You might be surprised that this is not a blog on the post-natal side of the business! Despite poo being accountable for about 80% of the conversation in our baby massage classes and the obsession us new Mums develop, oh yes, we are fully invested in poo; colour, frequency, smell, texture, size, food particles... you may read this in total disbelief but I promise Mums-to-be, this too will be you. We love a bit of poo talk. But no, this one is all about birth. (And poo!)
In contrast, my antenatal Mums are a little less enthusiastic about the poo talk. Without fail on every course one brave soul will meekly say.. sorry to go there but.. is it true.. I mean.. what if.. I heard you can.. you know.. poo during labour. Cue audible gasps of horror, nervous laughter, wide eyes and gaping mouths.
Yep, sometimes in birth, shit happens.
Let me start by assuring you that your Midwife or Doctor literally won't care, it will be whisked away discreetly in seconds and chances are you won't even know it happened. In all likelihood even if you are aware, you won't care much either as you will be far too focussed on bringing a human being in to the world to worry about what else comes to greet you.
So why does it happen?
When your baby moves into your vagina (the birth canal) the pressure from its descending head pushes on the colon and the rectum. As you breathe your baby down and out, this pressure intensifies, and to put it simply, if there is any poo hanging around in there, it gets pushed out. Your care providers will see your poo, or expression of needing one, as a positive sign that your baby is very close! Always look for the positives...
The muscles used when having a poo are the same ones engaged in the second stage of labour which is why a lot of women report if feels like they need a poo or are having a poo. In fact, we recommend practising our down breathing techniques on the toilet in the last few weeks of pregnancy to really get a good idea of how this breath can be effective.
So let's take a look:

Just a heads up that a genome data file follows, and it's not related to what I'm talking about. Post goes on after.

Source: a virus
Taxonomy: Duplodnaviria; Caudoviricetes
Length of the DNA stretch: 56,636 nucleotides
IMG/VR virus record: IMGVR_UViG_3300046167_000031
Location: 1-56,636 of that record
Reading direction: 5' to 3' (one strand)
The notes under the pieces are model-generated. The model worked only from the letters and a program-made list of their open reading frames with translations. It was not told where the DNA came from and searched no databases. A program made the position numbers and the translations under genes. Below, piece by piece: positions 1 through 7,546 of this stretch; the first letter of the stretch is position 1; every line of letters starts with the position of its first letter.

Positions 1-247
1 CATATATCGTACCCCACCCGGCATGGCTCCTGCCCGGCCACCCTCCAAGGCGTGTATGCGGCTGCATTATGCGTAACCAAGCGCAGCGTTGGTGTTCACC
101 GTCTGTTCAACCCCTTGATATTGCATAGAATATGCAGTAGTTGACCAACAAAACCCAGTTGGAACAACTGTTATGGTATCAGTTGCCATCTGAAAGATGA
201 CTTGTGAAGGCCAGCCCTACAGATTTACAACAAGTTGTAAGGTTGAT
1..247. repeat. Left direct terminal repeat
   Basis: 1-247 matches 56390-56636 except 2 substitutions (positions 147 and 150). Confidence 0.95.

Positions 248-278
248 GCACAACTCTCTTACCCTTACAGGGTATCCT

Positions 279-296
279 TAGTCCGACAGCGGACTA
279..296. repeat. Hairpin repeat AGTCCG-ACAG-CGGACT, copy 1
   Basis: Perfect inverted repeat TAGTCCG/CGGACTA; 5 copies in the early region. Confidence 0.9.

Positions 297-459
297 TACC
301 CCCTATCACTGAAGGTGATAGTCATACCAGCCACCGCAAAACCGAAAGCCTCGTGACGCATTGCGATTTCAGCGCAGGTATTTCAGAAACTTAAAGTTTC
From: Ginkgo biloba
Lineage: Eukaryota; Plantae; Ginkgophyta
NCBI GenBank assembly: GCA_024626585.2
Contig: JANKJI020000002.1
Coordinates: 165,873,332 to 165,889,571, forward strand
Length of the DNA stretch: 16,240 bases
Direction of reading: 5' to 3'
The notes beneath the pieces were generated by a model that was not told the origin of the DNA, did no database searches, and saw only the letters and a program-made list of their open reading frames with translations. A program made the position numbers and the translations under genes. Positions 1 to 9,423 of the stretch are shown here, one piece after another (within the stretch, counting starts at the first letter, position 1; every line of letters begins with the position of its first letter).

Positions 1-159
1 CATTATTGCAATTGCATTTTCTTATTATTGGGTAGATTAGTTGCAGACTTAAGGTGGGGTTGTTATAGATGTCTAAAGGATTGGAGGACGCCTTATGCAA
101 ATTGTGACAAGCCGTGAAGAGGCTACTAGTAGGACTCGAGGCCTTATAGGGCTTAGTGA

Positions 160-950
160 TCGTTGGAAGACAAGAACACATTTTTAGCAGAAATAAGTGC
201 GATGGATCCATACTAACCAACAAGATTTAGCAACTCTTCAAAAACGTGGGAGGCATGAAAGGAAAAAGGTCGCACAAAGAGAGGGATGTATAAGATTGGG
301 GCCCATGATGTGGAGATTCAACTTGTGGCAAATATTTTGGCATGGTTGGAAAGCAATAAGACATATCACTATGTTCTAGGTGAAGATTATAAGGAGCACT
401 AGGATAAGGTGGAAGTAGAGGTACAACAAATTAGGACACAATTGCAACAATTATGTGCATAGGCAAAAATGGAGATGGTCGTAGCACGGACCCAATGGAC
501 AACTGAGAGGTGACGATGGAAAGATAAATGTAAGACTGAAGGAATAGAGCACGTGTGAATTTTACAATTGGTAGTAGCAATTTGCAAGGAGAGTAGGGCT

This picture gives us a great on visual on how much pressure will be on the colon and rectum (in red) as the baby descends further in to the birth canal. It's easy to see how anything in the colon may get taken along for the journey. Many women may also find an instinctive need to go and empty their bowels as their labour progresses in to active labour. This was certainly the case for me, having gone to the toilet and emptied my bowels, I returned to my birth chair with a completely new focus, I changed position, I stopped talking, I truly focussed. It was another sign that things were moving forward.
There was obviously something left behind as at some point in my relaxation I could hear distant discussions in the birth pool about finding the sieve - a requirement on every good home birth equipment list. I had previously bought a cheapy 80p sieve from a chain store, but my husband could only find my beloved baking sieve on the kitchen side, left over from the cake I had baked for my midwives in early labour, and we all had a good joke about not baking any cakes for a while. I couldn't have cared less about the little bit of poo. I did care about the sieve!
Oh and don't worry Baby Massage Mummies, you can still enjoy my cakes, I promise it was replaced!
In conclusion - you might poo in birth. You might not! It's natural, it's common and it's absolutely OK. If you're not a fan of sharing this gift with your partner, firstly, they shouldn't care either and secondly midwives are experts at dealing with it quickly and discreetly.
How many times have I said poo? It's like having a newborn again!